You see, if you were looking at the Earth from another planet several light years away you would have had a pretty short window to spot us blowing CFCs into our upper atmosphere.  Anyone looking at us right now (or more correctly, in however many light years from now needed for them to observe us now) might see the end remains of our CFC experiments.  Looking at us in the coming decades they may not find the CFC evidence. A one hundred year window to identify intelligent life on a planet is a pretty small window.

A similar consideration was made about twenty or more years ago.  It was suggested that any planet going through the development process that included industrialisation, technical development and eventually the capability to travel into space might follow a similar technological path that we have, and that would include radio and TV broadcasts and the development of nuclear power.  Make that nuclear weapons.  Given the statistical number of stars that should have potentially inhabitable planets it was suggested that a significant number should be more technologically developed than ourselves, yet there was no evidence of life in the form of radio or TV broadcasts found.  The suggestion is that all societies will progress through the nuclear development phase at or about the TV broadcast phase but if they don't manage the nuclear angle they may end up destroying themselves pretty soon afterwards.  Which is why it is suggested that the reason we don't see any evidence of civilised life in the form of radio or TV broadcasts is because the same planets have long destroyed their own civilisations.  Maybe not simultaneously, but in astrological time-scales , as near as dammit.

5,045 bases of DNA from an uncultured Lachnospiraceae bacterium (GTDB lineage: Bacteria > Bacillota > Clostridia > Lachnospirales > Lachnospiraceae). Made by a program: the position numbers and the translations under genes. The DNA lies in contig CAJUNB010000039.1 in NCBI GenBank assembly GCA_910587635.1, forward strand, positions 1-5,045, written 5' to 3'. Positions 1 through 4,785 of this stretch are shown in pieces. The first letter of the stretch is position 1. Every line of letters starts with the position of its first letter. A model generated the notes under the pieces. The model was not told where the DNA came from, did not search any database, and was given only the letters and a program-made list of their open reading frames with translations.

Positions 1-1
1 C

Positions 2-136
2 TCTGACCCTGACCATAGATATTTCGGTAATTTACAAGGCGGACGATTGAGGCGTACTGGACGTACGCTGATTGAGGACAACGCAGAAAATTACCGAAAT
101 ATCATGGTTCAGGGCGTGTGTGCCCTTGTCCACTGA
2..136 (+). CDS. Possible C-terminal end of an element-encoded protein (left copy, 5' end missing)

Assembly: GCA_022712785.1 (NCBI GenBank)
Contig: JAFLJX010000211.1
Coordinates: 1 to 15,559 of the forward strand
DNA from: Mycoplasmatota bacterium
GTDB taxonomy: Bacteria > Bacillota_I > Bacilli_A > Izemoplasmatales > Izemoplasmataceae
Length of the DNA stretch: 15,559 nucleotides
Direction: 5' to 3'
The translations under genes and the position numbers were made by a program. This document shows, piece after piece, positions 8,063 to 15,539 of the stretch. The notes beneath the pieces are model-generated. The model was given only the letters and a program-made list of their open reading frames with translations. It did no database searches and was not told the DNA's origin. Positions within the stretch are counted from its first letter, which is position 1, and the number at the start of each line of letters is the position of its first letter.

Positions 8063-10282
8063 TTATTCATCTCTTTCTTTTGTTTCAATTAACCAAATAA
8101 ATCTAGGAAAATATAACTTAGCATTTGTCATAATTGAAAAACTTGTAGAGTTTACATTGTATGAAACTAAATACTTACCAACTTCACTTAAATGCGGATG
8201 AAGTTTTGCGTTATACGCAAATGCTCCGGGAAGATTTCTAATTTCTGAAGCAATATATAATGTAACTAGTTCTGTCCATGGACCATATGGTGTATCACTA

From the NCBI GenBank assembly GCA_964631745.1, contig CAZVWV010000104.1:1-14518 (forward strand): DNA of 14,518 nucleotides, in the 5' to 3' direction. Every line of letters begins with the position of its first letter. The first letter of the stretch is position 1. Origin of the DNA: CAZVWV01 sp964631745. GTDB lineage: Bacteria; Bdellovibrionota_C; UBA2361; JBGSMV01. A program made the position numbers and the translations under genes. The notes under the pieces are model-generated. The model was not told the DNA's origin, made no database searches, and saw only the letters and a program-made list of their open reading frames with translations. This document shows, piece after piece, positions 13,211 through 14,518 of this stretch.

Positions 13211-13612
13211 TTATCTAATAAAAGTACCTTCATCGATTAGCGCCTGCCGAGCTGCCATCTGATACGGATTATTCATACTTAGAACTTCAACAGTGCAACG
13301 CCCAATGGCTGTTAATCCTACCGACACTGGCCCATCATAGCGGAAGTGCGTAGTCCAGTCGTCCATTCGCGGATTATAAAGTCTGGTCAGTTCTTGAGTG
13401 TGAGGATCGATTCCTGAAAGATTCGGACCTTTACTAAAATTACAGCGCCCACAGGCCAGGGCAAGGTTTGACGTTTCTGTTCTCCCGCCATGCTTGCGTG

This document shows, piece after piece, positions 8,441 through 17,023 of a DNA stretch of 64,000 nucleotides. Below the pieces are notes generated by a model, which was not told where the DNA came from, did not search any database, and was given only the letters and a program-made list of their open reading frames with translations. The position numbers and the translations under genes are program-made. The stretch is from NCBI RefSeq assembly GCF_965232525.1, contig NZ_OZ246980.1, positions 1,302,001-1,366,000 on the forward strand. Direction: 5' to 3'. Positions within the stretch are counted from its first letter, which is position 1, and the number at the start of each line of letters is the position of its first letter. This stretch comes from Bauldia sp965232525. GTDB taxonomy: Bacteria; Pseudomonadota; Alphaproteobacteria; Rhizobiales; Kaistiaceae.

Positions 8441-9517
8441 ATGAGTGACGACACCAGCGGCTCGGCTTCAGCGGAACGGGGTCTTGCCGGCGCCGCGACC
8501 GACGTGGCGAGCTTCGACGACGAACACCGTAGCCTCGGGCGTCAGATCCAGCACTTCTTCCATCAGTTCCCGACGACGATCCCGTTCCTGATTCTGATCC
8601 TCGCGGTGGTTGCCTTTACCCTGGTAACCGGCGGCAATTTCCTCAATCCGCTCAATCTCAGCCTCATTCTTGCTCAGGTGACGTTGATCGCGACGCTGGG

So it may be that every time a planet gets smart enough to develop radio or for that matter CFCs, they will also develop nuclear weapons at about the same time and within a relatively short period of time annihilate the technology off the face of their world.  So unless we happen to be looking at the right place at the right time - and we're really only just starting to develop the right tools to look - then we may well miss the rise and fall of alien civilisations.

So I'll hold off my subscription to the researchers.  Not because I'm a defeatist but because I suspect the window they're looking for is too small to find.  I hope the other window idea, the one that suggests we're destined to destroy ourselves within a few generations of developing the bomb is wrong.  I know SETI - the Search for Extra-Terrestrial Intelligence - is actively looking for alien broadcasts.  If they track any it doesn't mean we'll ever meet our neighbours  or even strike up a meaningful conversation.  But at least it will show that planets can outlive the bomb as well as the CFCs.